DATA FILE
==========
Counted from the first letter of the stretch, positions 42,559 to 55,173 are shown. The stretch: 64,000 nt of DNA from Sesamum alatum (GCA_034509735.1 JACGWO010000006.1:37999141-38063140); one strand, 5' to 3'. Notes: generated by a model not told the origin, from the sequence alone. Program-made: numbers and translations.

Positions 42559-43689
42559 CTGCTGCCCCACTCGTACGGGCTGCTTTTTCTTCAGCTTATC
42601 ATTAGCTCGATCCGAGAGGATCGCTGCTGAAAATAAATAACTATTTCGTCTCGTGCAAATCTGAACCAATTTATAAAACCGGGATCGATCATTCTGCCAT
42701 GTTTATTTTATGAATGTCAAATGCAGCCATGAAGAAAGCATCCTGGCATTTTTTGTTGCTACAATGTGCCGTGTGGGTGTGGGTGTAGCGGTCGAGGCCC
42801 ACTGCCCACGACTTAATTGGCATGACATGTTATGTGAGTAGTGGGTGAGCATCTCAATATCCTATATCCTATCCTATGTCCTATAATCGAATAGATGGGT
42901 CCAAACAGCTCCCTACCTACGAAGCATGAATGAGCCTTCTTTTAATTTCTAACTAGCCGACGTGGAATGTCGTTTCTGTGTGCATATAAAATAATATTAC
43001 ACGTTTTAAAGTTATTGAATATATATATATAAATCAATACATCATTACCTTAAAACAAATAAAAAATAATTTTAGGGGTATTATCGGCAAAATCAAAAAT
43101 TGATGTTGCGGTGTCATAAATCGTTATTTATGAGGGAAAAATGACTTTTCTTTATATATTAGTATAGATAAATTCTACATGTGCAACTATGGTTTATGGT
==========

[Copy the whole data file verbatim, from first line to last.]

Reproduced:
Counted from the first letter of the stretch, positions 42,559 to 55,173 are shown. The stretch: 64,000 nt of DNA from Sesamum alatum (GCA_034509735.1 JACGWO010000006.1:37999141-38063140); one strand, 5' to 3'. Notes: generated by a model not told the origin, from the sequence alone. Program-made: numbers and translations.

Positions 42559-43689
42559 CTGCTGCCCCACTCGTACGGGCTGCTTTTTCTTCAGCTTATC
42601 ATTAGCTCGATCCGAGAGGATCGCTGCTGAAAATAAATAACTATTTCGTCTCGTGCAAATCTGAACCAATTTATAAAACCGGGATCGATCATTCTGCCAT
42701 GTTTATTTTATGAATGTCAAATGCAGCCATGAAGAAAGCATCCTGGCATTTTTTGTTGCTACAATGTGCCGTGTGGGTGTGGGTGTAGCGGTCGAGGCCC
42801 ACTGCCCACGACTTAATTGGCATGACATGTTATGTGAGTAGTGGGTGAGCATCTCAATATCCTATATCCTATCCTATGTCCTATAATCGAATAGATGGGT
42901 CCAAACAGCTCCCTACCTACGAAGCATGAATGAGCCTTCTTTTAATTTCTAACTAGCCGACGTGGAATGTCGTTTCTGTGTGCATATAAAATAATATTAC
43001 ACGTTTTAAAGTTATTGAATATATATATATAAATCAATACATCATTACCTTAAAACAAATAAAAAATAATTTTAGGGGTATTATCGGCAAAATCAAAAAT
43101 TGATGTTGCGGTGTCATAAATCGTTATTTATGAGGGAAAAATGACTTTTCTTTATATATTAGTATAGATAAATTCTACATGTGCAACTATGGTTTATGGT